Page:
Northern & Central Midwest
The Permaculture Institute is the resource you need to find out everything about permaculture. The website has an incredible amount of information about the principles, the plants, and has plenty of examples as well. There are classes offered all over the country, the world in fact, and this is a clearinghouse for all aspects of education. There are several blogs, including wood harvesting, knitting, cooking, and any other aspects of home life. Pemaculture can be overwhelming, so probably the best resource on the website is the host of examples on how to start incorporating permaculture into your own landscape, one small bed at a time.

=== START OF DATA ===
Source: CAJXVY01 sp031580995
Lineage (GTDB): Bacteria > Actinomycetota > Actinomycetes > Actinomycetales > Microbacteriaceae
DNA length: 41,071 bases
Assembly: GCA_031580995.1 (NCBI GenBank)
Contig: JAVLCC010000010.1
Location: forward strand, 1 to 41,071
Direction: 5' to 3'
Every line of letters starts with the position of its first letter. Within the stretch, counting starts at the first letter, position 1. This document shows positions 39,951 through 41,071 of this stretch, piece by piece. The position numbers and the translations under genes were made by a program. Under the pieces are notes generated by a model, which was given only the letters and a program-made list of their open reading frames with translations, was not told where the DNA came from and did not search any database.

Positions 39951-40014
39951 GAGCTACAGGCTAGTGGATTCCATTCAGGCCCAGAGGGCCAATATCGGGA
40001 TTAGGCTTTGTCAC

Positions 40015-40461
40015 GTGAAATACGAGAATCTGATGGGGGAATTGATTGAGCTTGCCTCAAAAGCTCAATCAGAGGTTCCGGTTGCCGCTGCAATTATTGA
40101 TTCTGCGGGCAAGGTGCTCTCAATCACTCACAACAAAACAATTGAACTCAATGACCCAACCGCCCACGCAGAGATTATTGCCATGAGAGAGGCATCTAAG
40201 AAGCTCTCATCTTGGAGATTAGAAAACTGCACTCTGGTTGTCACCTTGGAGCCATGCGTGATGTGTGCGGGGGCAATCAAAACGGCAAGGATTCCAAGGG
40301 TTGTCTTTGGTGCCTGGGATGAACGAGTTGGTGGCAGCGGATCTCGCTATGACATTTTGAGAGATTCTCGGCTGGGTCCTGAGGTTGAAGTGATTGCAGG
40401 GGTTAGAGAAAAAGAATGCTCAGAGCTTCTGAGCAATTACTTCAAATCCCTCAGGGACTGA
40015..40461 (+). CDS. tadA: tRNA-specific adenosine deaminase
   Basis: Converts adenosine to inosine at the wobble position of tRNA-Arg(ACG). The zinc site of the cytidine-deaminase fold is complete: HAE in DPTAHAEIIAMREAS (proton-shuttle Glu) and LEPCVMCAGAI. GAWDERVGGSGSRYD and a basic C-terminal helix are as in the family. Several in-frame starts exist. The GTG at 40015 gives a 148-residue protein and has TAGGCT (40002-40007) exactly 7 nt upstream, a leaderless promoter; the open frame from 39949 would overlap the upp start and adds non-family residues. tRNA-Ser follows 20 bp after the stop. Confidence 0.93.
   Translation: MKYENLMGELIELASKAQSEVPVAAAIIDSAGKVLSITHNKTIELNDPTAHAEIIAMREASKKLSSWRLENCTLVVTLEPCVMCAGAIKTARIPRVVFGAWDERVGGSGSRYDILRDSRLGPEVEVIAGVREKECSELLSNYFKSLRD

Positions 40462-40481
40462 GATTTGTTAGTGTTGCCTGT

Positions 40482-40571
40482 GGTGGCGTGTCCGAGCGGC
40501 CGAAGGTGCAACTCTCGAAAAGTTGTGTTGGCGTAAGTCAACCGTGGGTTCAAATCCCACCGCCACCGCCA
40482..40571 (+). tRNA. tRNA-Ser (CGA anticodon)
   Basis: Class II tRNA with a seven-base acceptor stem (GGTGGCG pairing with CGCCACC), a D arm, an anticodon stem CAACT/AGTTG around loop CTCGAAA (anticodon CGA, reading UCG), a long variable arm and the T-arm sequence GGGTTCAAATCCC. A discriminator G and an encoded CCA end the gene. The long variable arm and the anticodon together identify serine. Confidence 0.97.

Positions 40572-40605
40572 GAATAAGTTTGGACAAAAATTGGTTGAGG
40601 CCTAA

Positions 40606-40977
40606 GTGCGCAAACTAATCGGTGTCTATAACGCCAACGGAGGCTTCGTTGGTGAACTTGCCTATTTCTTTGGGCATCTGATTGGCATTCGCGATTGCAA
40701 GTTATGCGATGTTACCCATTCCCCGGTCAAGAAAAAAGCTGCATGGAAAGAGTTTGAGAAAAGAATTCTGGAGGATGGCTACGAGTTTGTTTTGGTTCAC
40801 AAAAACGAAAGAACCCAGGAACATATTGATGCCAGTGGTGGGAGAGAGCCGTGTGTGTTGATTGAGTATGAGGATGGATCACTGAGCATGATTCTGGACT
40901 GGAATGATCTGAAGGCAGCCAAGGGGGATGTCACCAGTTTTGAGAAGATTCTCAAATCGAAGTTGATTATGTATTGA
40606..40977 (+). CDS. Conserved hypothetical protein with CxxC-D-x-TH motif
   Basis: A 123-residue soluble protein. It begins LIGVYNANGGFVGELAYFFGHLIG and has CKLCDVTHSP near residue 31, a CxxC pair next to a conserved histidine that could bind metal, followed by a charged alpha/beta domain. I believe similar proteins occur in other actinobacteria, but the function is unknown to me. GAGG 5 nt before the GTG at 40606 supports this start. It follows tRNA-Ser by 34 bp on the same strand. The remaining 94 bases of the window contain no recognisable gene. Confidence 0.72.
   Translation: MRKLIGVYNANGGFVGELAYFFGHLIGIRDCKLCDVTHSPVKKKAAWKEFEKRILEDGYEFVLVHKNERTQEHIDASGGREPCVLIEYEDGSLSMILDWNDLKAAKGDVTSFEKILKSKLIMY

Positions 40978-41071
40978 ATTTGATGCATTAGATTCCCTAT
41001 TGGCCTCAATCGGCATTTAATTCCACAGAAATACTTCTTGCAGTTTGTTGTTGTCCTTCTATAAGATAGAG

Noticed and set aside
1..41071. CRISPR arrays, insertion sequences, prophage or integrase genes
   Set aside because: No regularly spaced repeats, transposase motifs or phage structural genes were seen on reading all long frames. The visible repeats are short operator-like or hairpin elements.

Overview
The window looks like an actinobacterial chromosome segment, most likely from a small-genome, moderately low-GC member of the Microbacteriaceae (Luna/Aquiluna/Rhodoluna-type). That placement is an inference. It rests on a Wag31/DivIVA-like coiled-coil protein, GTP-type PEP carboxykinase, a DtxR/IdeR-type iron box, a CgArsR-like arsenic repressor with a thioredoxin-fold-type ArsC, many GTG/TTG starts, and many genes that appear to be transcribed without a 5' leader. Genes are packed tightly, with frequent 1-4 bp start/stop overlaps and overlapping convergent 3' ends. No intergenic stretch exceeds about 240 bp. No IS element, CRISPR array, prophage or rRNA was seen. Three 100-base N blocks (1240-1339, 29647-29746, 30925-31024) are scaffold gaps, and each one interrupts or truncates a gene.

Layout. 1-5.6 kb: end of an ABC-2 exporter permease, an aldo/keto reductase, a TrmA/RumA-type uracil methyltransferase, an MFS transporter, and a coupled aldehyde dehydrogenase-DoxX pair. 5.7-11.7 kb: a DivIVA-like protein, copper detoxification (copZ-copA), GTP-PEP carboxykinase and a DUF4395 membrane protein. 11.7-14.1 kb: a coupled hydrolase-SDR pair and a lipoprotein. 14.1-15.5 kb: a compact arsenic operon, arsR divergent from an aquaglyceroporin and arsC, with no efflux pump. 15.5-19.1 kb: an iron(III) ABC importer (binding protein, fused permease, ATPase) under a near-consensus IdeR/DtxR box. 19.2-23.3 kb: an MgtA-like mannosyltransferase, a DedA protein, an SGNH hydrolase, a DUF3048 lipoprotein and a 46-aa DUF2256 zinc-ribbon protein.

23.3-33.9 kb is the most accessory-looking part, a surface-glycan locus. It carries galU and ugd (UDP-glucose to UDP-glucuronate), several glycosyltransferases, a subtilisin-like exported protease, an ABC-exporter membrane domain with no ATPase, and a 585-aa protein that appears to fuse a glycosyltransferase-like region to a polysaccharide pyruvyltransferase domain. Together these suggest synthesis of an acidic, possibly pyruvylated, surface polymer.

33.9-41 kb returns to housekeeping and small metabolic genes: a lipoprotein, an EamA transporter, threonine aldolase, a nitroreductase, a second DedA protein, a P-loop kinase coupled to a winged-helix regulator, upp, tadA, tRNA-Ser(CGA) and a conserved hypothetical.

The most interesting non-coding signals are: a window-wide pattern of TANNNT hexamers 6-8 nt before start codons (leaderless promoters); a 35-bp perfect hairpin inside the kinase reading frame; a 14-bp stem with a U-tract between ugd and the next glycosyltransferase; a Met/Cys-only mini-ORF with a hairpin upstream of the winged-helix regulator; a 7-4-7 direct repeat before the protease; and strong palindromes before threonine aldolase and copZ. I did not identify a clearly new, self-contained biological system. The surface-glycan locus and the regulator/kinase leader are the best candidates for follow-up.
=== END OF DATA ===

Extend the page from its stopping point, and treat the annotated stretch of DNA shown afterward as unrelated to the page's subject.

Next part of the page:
In Small Perennial Gardens: The Know Maintenance Approach (American Nurseryman Publishing Company, 2008) author Roy Diblik offers us an entirely new way to think about the perennial garden. His premise is to choose not single plants, but rather communities of compatible plants that live well together and support each other. Learning which plants make good companions is the first step toward a permaculture system, and even if you only want to have a pretty perennial garden, Diblik's recipes will help you put in gardens that establish quickly and require minimal care. He, too, insists that plants live in their own debris, in a community that thrives together.